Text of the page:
Variable respiration rates of incubated permafrost soil extracts from the Kolyma River lowlands, north-east Siberia

  • Joanne K. Heslop Aquatic Ecosystems Analysis Laboratory, Department of Natural Resources and Environmental Science, University of Nevada, Reno, NV, USA; bDepartment of Biology, College of the Holy Cross, Worcester, MA
  • Sudeep Chandra Aquatic Ecosystems Analysis Laboratory, Department of Natural Resources and Environmental Science, University of Nevada, Reno, NV, USA; bDepartment of Biology, College of the Holy Cross, Worcester, MA
  • William V. Sobzcak Department of Biology, College of the Holy Cross, Worcester, MA, USA; cNorth-East Science Station, Pacific Institute of Geography, Far East Branch of Russian Academy of Sciences, Cherskiy
  • Sergey P. Davydov North-East Science Station, Pacific Institute of Geography, Far East Branch of Russian Academy of Sciences, Cherskiy
  • Anna I. Davydova North-East Science Station, Pacific Institute of Geography, Far East Branch of Russian Academy of Sciences, Cherskiy
  • Valentin V. Spektor Melnikov Permafrost Institute Siberian Branch, Russian Academy of Sciences, Republic of Sakha (Yakutia), Yakutsk
  • Katey M. Walter Anthony Water and Environmental Research Center, University of Alaska Fairbanks, Fairbanks, AK
Keywords: Arctic; carbon export and processing; yedoma; climate change; greenhouse gas production

Abstract

Thawing permafrost supplies dissolved organic carbon (DOC) to aquatic systems; however, the magnitude, variability and fate of this DOC is not well constrained. Our objective was to examine DOC respiration from seasonally thawed and near-surface (<1.5 m) permafrost soils collected from five locations in the Kolyma River Basin, north-east Russia. We measured soil organic carbon (OC) content, water-soluble macronutrients (DOC, NH4, PO4) and the heterotrophic respiration potentials of soil extract DOC in five-day laboratory incubations. DOC concentrations ranged from 2.8 to 27.9 mg L−1 (n = 14). Carbon respiration was 0.03–0.47 mg C (n = 16) and 8.7–31.4%, total DOC (n = 14). While DOC concentration was a function of soil OC concentration, we did not find a relationship between C respiration and soil OC or DOC concentrations. Respiration was highest in the top active layer, but varied widely among sites, and lowest at the bottom of the active layer. Respiration from yedoma varied across sites (0.04–0.47 mg C respired, 8.7–31.4% total DOC). Despite the small sample size, our study indicates near-surface soils and permafrost are spatially variable in terms of both soil OC content and C respiration rates, and also that OC contents do not predict C respiration rates. While a larger sample size would be useful to confirm these results at broader geographic scales, these initial results suggest that soil OC heterogeneity should be considered in efforts to determine the fate of soil OC released from permafrost-dominated terrestrial ecosystems to aquatic ecosystems following permafrost thaw.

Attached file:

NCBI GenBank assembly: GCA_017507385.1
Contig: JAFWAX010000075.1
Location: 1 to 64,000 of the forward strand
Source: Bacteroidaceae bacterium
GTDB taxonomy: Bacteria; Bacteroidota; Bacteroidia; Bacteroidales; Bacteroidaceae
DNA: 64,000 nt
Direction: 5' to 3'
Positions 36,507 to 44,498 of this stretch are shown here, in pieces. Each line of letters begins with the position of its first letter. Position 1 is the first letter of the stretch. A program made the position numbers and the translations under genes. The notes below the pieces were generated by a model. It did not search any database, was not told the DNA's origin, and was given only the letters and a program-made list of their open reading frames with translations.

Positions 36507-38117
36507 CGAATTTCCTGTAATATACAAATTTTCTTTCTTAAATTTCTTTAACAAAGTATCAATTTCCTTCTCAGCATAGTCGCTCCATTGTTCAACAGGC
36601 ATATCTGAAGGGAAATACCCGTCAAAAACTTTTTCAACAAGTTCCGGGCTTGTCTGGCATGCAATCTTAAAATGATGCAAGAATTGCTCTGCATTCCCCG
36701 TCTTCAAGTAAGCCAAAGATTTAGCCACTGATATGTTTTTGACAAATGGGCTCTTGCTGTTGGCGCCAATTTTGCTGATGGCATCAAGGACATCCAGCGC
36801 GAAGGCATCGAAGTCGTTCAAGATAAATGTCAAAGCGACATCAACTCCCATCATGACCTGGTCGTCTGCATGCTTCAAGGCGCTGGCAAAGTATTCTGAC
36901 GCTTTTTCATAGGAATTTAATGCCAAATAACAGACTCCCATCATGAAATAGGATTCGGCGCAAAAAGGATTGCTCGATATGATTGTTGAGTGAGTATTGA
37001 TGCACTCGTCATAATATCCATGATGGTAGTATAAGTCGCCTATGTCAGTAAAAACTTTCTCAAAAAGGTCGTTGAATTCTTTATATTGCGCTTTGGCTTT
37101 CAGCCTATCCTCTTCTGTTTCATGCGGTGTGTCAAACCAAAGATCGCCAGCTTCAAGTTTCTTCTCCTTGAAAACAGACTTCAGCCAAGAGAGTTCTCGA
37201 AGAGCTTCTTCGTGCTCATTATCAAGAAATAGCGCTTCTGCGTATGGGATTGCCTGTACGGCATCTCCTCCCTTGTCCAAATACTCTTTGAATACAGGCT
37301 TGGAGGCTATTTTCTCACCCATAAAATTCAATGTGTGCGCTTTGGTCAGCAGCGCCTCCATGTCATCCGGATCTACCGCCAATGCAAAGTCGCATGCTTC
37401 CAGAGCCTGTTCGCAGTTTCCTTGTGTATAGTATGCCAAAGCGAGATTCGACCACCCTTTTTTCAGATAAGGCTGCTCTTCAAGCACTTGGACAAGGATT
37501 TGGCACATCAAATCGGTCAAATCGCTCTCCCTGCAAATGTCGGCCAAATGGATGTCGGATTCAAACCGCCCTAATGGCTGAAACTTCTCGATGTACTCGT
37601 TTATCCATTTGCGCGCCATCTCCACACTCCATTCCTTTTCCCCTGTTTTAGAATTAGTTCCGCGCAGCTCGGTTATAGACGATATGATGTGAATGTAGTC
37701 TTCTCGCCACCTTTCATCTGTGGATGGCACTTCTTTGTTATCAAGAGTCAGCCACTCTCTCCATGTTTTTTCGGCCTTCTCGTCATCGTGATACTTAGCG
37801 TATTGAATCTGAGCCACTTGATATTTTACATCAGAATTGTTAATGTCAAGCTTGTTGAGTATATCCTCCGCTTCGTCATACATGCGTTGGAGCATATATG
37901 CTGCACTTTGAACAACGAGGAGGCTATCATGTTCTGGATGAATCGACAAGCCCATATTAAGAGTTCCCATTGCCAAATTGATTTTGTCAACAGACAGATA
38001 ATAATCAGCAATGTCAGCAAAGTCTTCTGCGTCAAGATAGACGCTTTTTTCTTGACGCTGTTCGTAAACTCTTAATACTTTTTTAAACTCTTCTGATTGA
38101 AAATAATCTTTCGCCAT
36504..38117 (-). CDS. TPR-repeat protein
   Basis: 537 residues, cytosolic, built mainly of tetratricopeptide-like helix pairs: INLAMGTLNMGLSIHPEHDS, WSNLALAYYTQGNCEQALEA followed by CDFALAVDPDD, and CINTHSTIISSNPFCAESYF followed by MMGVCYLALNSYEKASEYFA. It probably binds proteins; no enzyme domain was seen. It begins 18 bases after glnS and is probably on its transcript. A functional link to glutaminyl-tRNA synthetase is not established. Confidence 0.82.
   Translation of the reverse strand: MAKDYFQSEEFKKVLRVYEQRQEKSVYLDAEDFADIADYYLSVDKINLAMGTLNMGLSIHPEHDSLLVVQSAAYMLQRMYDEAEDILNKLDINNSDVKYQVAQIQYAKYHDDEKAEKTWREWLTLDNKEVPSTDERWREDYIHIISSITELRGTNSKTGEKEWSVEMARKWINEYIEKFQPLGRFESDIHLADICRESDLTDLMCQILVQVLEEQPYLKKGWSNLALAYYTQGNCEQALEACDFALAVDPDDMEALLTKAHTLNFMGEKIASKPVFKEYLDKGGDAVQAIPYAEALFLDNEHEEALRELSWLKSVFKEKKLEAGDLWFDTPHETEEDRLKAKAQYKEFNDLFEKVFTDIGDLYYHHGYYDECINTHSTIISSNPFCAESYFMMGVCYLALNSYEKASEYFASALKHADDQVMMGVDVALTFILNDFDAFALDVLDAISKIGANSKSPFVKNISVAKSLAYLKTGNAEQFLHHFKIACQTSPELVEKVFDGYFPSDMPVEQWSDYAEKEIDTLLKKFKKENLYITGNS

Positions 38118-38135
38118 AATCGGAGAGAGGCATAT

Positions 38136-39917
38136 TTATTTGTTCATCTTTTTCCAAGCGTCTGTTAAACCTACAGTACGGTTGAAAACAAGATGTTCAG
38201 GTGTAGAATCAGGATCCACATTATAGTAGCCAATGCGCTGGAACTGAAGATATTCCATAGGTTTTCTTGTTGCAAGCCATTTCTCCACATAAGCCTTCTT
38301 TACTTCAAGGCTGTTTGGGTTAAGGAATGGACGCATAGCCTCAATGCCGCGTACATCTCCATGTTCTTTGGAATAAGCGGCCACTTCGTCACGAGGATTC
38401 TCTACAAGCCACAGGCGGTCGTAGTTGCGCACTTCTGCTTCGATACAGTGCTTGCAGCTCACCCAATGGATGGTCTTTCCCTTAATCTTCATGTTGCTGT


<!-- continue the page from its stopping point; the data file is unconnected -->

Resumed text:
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Published
2017-05-16
How to Cite
Heslop, J., Chandra, S., Sobzcak, W., Davydov, S., Davydova, A., Spektor, V., & Walter Anthony, K. (2017). Variable respiration rates of incubated permafrost soil extracts from the Kolyma River lowlands, north-east Siberia. Polar Research, 36. Retrieved from https://polarresearch.net/index.php/polar/article/view/2648
Section
Research Articles